Roots to My Cruelty-Free Lifestyle

It’s been a month since I’ve shared a new post with you. Now I know this blog is intended for beauty products but I wanted to share the root as to why I became cruelty-free in the first place.

The past months have been very difficult ones especially last month. I was focusing on my little pumpkin, my dog, who passed away from cancer. He passed away three days before his birthday since the cancer had spread rapidly. You’re probably wondering what does my dog have to do with my cruelty-free lifestyle or you might have already guessed he’s the reason I went cruelty-free. As a teenager, I would use products carelessly not knowing if an animal had to suffer or die to have those products made. Products like Garnier Fructis or Herbal Essences. Those commercials made it seem like a shampoo can do more than make your hair smell good. My young self thought that if it were featured on tv then it must be helluva good product. Well, mainly because my mom purchased the products first and so I’d use them out of curiosity but before using P&G or Garnier products I started with L’oreal for kids. Such a fun deceiving packaging that attracted a child’s attention when shopping at the shampoo isle with mom. Our young minds are not aware of this kind of information if we are not educated on it first.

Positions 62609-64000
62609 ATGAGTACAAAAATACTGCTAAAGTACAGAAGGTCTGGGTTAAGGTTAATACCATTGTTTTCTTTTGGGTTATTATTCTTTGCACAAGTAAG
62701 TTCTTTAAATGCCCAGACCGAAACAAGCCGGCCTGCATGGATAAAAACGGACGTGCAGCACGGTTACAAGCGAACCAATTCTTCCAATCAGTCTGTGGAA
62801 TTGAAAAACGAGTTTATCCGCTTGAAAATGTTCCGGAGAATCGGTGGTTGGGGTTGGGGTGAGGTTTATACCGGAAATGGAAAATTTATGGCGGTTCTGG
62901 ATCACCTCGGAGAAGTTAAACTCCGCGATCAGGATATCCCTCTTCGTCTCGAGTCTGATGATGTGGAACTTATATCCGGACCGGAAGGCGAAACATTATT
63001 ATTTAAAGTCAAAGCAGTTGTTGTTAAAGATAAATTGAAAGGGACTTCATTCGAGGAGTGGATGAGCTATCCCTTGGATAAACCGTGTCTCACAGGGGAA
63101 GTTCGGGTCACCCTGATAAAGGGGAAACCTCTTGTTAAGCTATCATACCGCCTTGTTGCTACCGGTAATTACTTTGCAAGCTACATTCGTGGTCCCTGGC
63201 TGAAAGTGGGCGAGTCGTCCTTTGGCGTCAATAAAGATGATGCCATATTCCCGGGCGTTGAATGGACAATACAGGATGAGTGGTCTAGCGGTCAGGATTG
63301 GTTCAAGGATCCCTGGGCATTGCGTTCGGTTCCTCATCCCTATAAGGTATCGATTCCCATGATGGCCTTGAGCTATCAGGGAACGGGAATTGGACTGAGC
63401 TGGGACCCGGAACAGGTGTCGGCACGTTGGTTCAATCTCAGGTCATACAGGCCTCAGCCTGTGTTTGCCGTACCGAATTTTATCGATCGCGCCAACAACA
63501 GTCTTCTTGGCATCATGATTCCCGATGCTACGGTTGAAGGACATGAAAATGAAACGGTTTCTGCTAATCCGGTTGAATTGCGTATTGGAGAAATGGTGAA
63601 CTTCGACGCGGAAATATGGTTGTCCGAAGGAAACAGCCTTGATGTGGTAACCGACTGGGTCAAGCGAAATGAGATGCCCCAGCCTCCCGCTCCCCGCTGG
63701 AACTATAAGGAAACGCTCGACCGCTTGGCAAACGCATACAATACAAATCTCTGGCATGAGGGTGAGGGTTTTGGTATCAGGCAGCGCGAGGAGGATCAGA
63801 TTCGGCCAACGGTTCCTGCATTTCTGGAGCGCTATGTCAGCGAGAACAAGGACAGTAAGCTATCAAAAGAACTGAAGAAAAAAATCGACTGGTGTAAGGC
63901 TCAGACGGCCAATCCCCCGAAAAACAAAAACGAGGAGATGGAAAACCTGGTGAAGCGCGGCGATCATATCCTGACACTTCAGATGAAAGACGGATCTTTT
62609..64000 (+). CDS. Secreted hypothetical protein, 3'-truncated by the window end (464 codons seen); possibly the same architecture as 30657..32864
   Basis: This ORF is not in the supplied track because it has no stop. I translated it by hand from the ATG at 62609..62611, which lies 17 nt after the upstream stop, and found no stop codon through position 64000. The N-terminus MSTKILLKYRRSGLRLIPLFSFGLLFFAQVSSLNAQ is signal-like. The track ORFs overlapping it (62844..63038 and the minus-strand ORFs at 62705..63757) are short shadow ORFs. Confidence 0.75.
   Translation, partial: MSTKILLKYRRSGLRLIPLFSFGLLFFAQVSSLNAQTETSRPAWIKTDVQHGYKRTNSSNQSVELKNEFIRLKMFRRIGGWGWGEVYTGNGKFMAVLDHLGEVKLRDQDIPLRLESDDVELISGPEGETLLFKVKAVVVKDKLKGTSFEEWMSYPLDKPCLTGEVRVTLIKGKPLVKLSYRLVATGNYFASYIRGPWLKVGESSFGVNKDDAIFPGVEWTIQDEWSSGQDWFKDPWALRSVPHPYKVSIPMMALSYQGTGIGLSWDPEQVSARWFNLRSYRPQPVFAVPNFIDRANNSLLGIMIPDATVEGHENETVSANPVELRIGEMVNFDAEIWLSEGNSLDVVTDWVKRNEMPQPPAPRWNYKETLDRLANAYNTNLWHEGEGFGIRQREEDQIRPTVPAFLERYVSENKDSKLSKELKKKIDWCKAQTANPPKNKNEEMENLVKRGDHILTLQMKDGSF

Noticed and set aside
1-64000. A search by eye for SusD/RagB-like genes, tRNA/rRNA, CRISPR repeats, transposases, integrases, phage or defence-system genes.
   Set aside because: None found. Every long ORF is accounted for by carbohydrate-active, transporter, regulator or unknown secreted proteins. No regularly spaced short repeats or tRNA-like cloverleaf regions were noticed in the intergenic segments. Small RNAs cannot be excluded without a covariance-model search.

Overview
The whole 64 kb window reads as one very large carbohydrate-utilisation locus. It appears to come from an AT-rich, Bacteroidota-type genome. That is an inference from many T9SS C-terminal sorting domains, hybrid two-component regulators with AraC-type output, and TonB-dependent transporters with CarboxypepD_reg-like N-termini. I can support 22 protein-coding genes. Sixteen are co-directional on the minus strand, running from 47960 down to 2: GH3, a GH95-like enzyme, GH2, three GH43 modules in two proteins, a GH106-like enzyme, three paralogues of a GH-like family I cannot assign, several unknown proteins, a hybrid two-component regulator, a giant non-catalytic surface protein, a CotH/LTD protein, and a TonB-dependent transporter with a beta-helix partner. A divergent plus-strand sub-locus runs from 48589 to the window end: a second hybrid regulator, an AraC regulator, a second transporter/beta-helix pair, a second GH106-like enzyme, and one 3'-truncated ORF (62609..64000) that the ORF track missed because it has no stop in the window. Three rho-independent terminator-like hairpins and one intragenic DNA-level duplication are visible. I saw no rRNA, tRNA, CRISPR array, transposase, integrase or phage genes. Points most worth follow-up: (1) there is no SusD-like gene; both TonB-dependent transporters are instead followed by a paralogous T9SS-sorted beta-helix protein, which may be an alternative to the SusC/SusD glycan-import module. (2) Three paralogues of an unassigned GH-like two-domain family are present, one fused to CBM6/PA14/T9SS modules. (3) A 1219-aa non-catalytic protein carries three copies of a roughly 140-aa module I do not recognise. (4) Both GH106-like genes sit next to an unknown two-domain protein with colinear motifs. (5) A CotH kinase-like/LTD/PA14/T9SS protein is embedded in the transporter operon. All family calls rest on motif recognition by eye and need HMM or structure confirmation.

The unfortunate reality is that to have a product sold in the market it must first be approved by FDA after passing safety tests. Here is a graph of the process cycle based on my own market research.

After I got my dog, so many thoughts and questions came to mind. I slowly started educating myself on animal rights and that’s when my passion was born. I’d stare at my pup and wondered if dogs out there are loved the way he was. It became obvious to me that animals have feelings after hearing his cries, barks or growls as a way of communicating with me. As I continued my research, I learned more about animals being used for experiments, food, clothing, entertainment and such. Disgusted and enraged with the fact that companies pay to have their products tested before a consumer uses it. I began to look at every product in my household (including my dog’s stuff) to see if the back of the label had “Not Tested on Animals” printed on it. Well, well, well, to my surprise Herbal Essences did not have that printed and so I was in the search for a new product and found V05 for my hair and St.Ives* for my face. My aunt was selling Avon and decided to give it a try after learning they are also cruelty free. I was hooked on the shower gels and shampoos/conditioners that I couldn’t believe how quickly I had replaced a product that continues to torture animals, to a product that not only worked but was cruelty free.

I credit my dog for making me the person I am today. If it wasn’t for him I wouldn’t have been vegan and cruelty-free. He helped open my mind into learning more about other living beings. It took strength and tears to write this post after reminiscing memorable moments with my pumpkin.

Every year, an estimate of 115 million animals are tested on, let alone 1.5 million animals are tested on cosmetics.

*St. Ives (no longer cruelty free) is now owed by Unilever, a company who continues to perform animal testing on it’s products.